Scandalous Honolulu Rail Project-Grassroot Perspective – July 10, 2006

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We are being asked to begin paying an extra 13 percent on our general excise tax to cover an uncertain part of the unknown cost of some kind of commuter rail system, which someday may possibly go from somewhere to someplace else. Or maybe it won’t.

Our planners seem undeterred by the fact that these projects always cost more than projected, while usage is always less than projected.


*1) A worldwide study showed that the average cost of rail construction exceeds projections by over 40 percent.

*2) Usage is always far less than expected, and is mainly confined to 4 hours per day, 5 days per week.

*3) Light rail is by far the most expensive method per passenger mile of moving people; nothing else even comes close.

*4) Commuter rail uses more energy per passenger than a bus, or even an efficient car.

Are we now supposed to trust the planning, construction and management of Hawaii’s largest-ever government capital project — which is still completely undefine — to the same people who cannot even figure out how to collect the tax to pay for this unspecified fantasy? Give me a break.

Where’s the revolt?

”’John Corboy is a resident of Mililani and a member of the Board of Grassroot Institute of Hawaii.”’

”’This editorial is intended to provoke thought, discussion and an examination of issues. It does not reflect official policy of the Grassroot Institute of Hawaii. See the GRIH Web site at:”’

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Daily Policy Digest

State and Local Issues


Most people know that the federal government is amassing large debts and unfunded liabilities. But they may be unaware that state and local governments are doing the same, says Chris Edwards, director of tax policy at the Cato Institute.

With incentives like income tax exemption on state and local (“municipal”) bond interest, governments have been borrowing in large numbers, but servicing the debt has left many in financial crisis:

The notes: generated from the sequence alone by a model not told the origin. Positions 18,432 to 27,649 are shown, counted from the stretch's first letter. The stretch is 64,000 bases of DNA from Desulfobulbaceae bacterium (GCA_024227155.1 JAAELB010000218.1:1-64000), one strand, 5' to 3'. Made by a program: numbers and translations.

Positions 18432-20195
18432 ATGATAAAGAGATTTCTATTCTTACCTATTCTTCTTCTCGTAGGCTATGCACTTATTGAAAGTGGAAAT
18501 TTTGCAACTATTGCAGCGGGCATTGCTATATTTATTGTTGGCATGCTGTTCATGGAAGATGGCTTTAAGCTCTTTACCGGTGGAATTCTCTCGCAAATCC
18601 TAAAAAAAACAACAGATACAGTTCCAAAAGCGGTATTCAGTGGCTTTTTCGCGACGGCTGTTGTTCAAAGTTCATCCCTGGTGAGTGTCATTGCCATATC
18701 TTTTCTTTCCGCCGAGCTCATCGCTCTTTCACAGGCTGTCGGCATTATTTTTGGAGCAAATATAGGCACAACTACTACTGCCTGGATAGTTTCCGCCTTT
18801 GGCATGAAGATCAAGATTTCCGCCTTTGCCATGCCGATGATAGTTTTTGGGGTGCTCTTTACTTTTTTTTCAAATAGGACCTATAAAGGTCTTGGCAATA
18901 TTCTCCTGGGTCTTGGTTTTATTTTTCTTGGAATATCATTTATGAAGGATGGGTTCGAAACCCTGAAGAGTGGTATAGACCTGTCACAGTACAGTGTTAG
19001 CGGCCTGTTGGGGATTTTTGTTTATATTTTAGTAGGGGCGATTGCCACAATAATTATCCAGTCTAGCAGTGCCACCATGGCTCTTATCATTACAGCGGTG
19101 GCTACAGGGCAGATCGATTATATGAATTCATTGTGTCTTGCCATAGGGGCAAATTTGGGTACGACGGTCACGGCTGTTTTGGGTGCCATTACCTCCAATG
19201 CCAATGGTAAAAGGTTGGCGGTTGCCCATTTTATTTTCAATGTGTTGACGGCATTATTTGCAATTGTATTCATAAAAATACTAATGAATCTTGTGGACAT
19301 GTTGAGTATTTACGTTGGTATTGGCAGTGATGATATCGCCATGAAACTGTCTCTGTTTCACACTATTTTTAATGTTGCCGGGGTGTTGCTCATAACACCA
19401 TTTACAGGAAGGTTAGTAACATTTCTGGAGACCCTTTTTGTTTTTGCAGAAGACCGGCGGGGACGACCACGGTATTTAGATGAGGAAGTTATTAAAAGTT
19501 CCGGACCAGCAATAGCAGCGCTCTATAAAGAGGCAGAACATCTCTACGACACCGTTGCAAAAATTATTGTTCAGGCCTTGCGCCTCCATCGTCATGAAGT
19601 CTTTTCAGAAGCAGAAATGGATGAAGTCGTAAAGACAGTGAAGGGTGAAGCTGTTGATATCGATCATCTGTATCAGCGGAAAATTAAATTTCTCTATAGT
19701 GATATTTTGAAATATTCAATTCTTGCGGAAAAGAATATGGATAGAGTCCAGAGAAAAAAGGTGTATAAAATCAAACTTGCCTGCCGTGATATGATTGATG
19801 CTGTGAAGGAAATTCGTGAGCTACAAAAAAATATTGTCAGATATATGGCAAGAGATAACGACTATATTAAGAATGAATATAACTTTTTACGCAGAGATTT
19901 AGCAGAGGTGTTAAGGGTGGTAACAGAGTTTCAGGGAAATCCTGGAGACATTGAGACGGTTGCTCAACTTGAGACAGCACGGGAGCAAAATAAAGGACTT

Pension plans for state and local employees are underfunded by about $700 billion, according to Barclays Global Investors.
Health plans for employees are underfunded by about $1 trillion, according to Mercer Human Resources.

Overall, state and local debt jumped from $1.19 trillion in 2000 to $1.85 trillion by 2005, an increase of 55 percent, according to the Federal Reserve Board.

However, there are ways to alleviate the situation, says Edwards:

Congress should end the tax exemption for municipal debt in exchange for cutting overall tax rates on savings and investment.
States should use greater pay-as-you-go or current financing for needed infrastructure.

States should privatize things such as highways and airports that can support themselves by charging users.

States should cut employee retirement benefits and move toward pre-funded structures such as defined-contribution pensions and health savings accounts.

With debt rising at every level of government, says Edwards, tomorrow’s families will have to fend off tax hikes on all three fronts: federal, state and local.

Source: Chris Edwards, “As Munis Mushroom, A Tax Toll Looms,” Investor’s Business Daily, July 8, 2006

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